Religious Studies Courses
The religious studies major and minor are composed of a variety of classes across the disciplines. Below, you will find a description of both the core REL courses and those from other disciplines, composing the Global Perspectives, Disciplinary Approaches, and Electives categories.
REL 100: Religions of the World: Religions of the World. An interdisciplinary study of multiple world religions in their cultural, historical and political context. Students will investigate topics including belief structures, ritual systems, sacred literature, social dimensions and historical development of various religious traditions. The course will include identification and comparison of key aspects of religion across traditions. Fulfills one of the Foundation - Social and Behavioral Sciences. Fulfills Cultures - World Perspectives. Offered every semester.
REL 200: Introduction to Religious Studies: Concepts & Methods. An interdisciplinary introduction to the history and traditions of major world religions, identifying and applying basic terminology and conceptual frameworks in the field of religious studies. Offered fall and winter semesters.
REL 300: Contemporary Theories and Issues in Religious Studies (SWS). An analysis of how contemporary religions have been reframed in response to the secular and scientifically-oriented world, including the religious response to globally diverse religious perspectives. Topics may include religion and spirituality, fundamentalism, non-Western religions, feminist perspectives, and religion and environmentalism. Offered winter semester.
REL 380: Special Topics in Religious Studies. Various topics courses emphasizing the practice of religious studies in relation to a contemporary problem, issue, or theme. If content differs, may be repeated for credit. Credits: 3
REL 399: Independent Readings in Religious Studies. An interdisciplinary and scholarly or creative project initiated by the student who has special interest in religious studies not available in the current curriculum. Student, faculty, and advisors agree on the scope of the study, its components, and methods of evaluation. May be repeated for credit if content differs. Credits: 1-4
REL 495: Religious Studies Senior Seminar. An integration of various disciplinary and/or contemporary approaches to the academic study of religions, including the role of religious studies in professional and cultural settings. Students will develop and present a problem-based senior thesis on a contemporary problem or issue. Offered fall and winter semesters. Prerequisites: Senior status, REL 200, and REL 300.
REL 499: Independent Studies in Religious Studies. Independent research and investigation in religious studies from an interdisciplinary perspective. May be repeated for credit if content differs. Credits: 1-4
Global Perspectives on Traditions Courses Credits
REL 310: Jewish Scriptures and Traditions (Formerly LIB 300). Focusing in the textual heritage of Judaism, the ancestor of Islam and Christianity as well as a vibrant religion today, this course explores Jewish traditions and rituals as they originated throughout history and as practiced today in the world’s diverse Jewish Communities. Offered alternate years. A student cannot receive credit for both REL 310 and LIB 300.
MES 350: Islam: Scripture and Ritual.
The purpose of this course is to deepen the students’ understandings of Islam in its religious, social, and historical contexts, i.e. to understand how Muslims live and what they believe. Offered winter semester.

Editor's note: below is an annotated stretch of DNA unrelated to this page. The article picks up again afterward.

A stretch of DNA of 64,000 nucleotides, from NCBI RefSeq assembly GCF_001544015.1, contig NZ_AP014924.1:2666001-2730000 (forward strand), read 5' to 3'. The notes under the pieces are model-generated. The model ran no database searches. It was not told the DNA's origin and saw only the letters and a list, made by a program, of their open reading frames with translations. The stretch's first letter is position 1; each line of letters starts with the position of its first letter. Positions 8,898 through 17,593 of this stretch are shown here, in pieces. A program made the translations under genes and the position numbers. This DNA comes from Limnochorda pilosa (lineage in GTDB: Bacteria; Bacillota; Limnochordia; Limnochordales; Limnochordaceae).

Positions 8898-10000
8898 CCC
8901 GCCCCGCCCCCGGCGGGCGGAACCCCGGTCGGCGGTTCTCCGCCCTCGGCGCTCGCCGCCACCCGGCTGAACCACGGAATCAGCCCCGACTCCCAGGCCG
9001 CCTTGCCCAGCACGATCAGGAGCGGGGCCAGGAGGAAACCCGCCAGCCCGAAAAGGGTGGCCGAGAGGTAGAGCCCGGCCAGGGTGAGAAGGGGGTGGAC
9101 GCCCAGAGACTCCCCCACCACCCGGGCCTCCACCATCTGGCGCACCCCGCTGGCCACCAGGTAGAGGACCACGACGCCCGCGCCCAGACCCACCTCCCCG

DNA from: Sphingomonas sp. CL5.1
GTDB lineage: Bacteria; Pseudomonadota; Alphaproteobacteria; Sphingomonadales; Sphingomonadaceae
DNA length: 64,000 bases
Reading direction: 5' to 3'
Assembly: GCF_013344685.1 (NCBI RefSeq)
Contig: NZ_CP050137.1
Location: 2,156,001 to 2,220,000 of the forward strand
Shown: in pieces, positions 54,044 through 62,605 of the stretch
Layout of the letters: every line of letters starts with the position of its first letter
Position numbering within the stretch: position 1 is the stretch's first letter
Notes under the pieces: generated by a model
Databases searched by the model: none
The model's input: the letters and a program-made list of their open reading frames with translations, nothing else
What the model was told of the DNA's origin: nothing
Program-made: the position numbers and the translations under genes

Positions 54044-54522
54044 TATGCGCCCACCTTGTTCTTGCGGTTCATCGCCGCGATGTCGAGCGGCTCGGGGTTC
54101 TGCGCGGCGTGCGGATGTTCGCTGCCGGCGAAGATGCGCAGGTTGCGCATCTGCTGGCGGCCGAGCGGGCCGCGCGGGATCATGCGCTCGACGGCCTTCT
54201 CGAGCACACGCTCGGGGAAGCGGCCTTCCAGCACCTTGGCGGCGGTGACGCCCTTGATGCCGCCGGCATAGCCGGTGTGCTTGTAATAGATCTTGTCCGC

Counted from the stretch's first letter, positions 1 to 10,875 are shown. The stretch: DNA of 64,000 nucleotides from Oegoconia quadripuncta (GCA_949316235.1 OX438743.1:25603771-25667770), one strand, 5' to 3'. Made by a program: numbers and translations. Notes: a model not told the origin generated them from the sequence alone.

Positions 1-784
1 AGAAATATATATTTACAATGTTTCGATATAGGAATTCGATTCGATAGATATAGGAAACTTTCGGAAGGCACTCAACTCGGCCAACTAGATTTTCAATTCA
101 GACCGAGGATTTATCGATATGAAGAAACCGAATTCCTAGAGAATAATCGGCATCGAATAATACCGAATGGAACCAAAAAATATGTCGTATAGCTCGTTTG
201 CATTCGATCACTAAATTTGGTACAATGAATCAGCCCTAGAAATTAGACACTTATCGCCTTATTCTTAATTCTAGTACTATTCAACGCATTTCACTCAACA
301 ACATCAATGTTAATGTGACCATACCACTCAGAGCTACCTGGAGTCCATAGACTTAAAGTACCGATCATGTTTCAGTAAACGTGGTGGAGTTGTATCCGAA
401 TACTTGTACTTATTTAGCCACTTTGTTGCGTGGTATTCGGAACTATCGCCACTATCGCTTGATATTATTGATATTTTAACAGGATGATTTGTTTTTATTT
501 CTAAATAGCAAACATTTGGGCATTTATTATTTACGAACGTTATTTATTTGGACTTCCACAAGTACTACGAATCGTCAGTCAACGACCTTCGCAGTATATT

PHI 210: Eastern Philosophy. Because the world is getting smaller, the scope of our knowledge and vision must expand. This course introduces students to major philosophies of the East, such as Hinduism, Buddhism, Confucianism, and Daoism, through the study of classic texts. Fulfills Cultures - World Perspectives. Offered fall and winter semesters.
REL 305: Christianity: Scriptures and Tradition. This course examines the sacred stories, rituals and historical development of the three major traditions of the Christian religion: Eastern Orthodox, Roman Catholicism, and Protestantism. It surveys the development of Christianity from its Jewish and Hellenistic roots through contemporary attempts to translate the Christian faith for the 21st century. Offered fall semester.
Disciplinary Approaches Courses Credits
ANT 315: Comparative Religions. A cross-cultural study of contemporary religions. Examines the diversity of religious meanings through the lived experiences of cultures, traditions, and sects around the world. Exposes students to anthropological interpretations of religion through a range of methods, including ethnography. Themes include symbolisms, ritual, death, shamanism, healing, magic, pilgrimage, and interfaith movements. Fulfills Cultures - World Perspectives. Part of the Identity Issue. Offered fall and winter semesters. Prerequisite: Junior standing.
REL 335: Sacred Texts - Global Contexts (Formerly LIB 335). A comparative study of sacred texts as literary masterpieces that shape and influence their respective cultural expressions and literary traditions. This interdisciplinary course will examine the multiple intersections of sacred texts with the many faces of globalization. Readings may include selections from: Rig Veda, Upanishad, Bible, Qur’an, and Tao Te Ching. Fulfills Cultures - World Perspectives. Part of the Globalization Issue. Offered fall semester. Prerequisite: Junior standing. A student cannot receive credit for both REL 335 and LIB 335.
PHI 343: Philosophy of Religion. Does God exist? Is there a life after death? How did evil enter the world? Is there any place for reason in religion, or is religious faith only a matter of subjective experience? Questions like these will be considered, as well as the answers that have been given to them by some important religious philosophers. Prerequisite: Prior work in philosophy or permission of instructor.
PLS 330: Religion and Politics in America. Explores the interaction of politics and religion in the United States. Surveys the political beliefs, behaviors, and organizations within major religious traditions. Other topics include the role of religion in crafting public policy, the politics of church and state, and general theories of religion and public life. Offered fall and winter semesters. Prerequisite: PLS 102 or junior standing.